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I am sorry that I am late to the party, but I suspect the so called Prather knife is a rip-off of Don Norris’s Battle Bowie II.

See posts #38 and #42 in the thread below:
https://bladeforums.com/threads/let’s-talk-about-interesting-knives.1699684/#post-19439340

I am not knocking Tops Knives. They seem to make a fine product at a fair price, but they seem to have barrowed some of their designs from makers who were no longer able to produce the original. Then again it may have been Prather who acted in bad faith.

n2s
Wow. It was definitely copied. Since Prather is the designer of the knife, and Tops the maker, if anyone ripped it off it was Prather. But who knows, maybe he knew Don and had his blessing? If not, they do say imitation is the best form of flattery.
 
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The top photo is of my Tops Wild Pig Hunter, and the bottom photo is my Kizlyar Phoenix Combat.
The Tops is most definitely inspired by the Kizlyar, but whether it was an authorized situation or not, I guess only Tops and Kizlyar truly knows.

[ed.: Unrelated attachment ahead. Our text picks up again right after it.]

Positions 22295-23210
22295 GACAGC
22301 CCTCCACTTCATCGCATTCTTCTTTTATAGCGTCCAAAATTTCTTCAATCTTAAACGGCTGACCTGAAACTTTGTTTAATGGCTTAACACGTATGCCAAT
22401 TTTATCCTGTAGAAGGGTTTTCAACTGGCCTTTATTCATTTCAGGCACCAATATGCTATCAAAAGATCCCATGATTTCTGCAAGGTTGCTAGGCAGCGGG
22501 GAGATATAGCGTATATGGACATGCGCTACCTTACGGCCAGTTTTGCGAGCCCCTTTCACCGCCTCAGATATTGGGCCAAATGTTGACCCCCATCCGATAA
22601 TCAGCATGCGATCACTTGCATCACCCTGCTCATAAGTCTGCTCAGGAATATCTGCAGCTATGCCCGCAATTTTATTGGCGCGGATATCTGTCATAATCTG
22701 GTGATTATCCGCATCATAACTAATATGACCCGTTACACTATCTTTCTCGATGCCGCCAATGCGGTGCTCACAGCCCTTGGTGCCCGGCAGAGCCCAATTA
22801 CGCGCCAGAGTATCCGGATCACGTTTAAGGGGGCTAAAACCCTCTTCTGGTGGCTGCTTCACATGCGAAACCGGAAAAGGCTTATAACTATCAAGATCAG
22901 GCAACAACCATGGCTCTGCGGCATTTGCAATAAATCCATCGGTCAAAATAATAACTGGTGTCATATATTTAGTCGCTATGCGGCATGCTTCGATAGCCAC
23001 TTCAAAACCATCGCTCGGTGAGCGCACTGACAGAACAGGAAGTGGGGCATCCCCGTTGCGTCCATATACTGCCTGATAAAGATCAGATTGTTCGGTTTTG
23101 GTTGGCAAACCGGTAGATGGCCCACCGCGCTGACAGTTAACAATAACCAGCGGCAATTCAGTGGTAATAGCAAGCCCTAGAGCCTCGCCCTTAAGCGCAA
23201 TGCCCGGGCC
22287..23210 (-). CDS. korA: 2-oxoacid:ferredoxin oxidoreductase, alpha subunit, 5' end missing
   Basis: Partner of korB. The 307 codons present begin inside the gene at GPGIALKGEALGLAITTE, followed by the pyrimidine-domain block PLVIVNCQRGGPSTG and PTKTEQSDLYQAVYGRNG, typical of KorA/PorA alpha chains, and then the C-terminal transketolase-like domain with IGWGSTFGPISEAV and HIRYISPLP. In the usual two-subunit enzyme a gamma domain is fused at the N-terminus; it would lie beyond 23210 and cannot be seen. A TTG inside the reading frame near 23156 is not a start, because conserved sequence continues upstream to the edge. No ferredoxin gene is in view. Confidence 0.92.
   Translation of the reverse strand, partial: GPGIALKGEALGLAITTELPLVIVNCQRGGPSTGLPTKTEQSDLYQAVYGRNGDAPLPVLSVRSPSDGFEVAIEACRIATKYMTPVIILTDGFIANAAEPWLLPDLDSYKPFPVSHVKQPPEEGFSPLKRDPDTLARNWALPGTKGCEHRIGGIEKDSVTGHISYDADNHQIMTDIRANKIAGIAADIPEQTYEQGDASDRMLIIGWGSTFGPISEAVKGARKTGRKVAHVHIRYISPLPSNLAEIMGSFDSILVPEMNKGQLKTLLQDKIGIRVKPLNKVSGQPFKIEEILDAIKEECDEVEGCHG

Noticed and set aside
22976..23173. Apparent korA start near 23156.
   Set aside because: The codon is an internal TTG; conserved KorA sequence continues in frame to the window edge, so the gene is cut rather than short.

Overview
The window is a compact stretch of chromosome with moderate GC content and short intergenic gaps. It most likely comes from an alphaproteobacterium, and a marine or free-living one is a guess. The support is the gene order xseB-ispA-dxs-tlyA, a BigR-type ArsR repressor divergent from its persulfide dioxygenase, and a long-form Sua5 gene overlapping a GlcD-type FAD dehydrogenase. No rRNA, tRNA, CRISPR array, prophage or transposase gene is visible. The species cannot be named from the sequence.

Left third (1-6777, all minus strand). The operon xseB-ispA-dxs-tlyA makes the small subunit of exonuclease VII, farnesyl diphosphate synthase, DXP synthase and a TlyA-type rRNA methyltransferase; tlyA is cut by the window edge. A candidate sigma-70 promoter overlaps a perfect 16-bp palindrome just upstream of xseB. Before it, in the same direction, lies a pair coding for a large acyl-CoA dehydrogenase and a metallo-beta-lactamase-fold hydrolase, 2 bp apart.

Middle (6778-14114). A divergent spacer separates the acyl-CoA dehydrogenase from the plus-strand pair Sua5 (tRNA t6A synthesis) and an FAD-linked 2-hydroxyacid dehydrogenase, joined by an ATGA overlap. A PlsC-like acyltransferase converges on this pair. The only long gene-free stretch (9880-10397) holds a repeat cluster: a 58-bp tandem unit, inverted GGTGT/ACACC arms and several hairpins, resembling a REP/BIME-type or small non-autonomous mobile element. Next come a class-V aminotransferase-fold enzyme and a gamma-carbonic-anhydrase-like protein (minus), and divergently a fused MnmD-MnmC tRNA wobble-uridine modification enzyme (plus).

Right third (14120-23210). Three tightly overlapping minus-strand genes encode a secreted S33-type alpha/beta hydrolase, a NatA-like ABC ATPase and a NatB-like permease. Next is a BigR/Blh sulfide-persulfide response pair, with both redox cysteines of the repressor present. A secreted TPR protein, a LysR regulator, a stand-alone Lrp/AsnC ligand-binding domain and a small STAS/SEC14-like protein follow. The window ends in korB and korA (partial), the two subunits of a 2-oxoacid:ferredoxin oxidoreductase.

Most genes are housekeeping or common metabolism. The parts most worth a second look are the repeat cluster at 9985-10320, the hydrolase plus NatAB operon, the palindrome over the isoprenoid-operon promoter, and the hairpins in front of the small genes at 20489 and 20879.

BladeScout

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I am sorry that I am late to the party, but I suspect the so called Prather knife is a rip-off of Don Norris’s Battle Bowie II.

See posts #38 and #42 in the thread below:
https://bladeforums.com/threads/let’s-talk-about-interesting-knives.1699684/#post-19439340

I am not knocking Tops Knives. They seem to make a fine product at a fair price, but they seem to have barrowed some of their designs from makers who were no longer able to produce the original. Then again it may have been Prather who acted in bad faith.

n2s
Unmistakable likeness. I dont know the background either but would like to. Not saying they did (as I dont know) but disappointing, if they ripped off the Don Norris Battle Bowie II.

Not knocking Tops either. The few I have, I like (jury is out, if they ripped off designs) but many other Tops knives are too thck across the spine for my liking.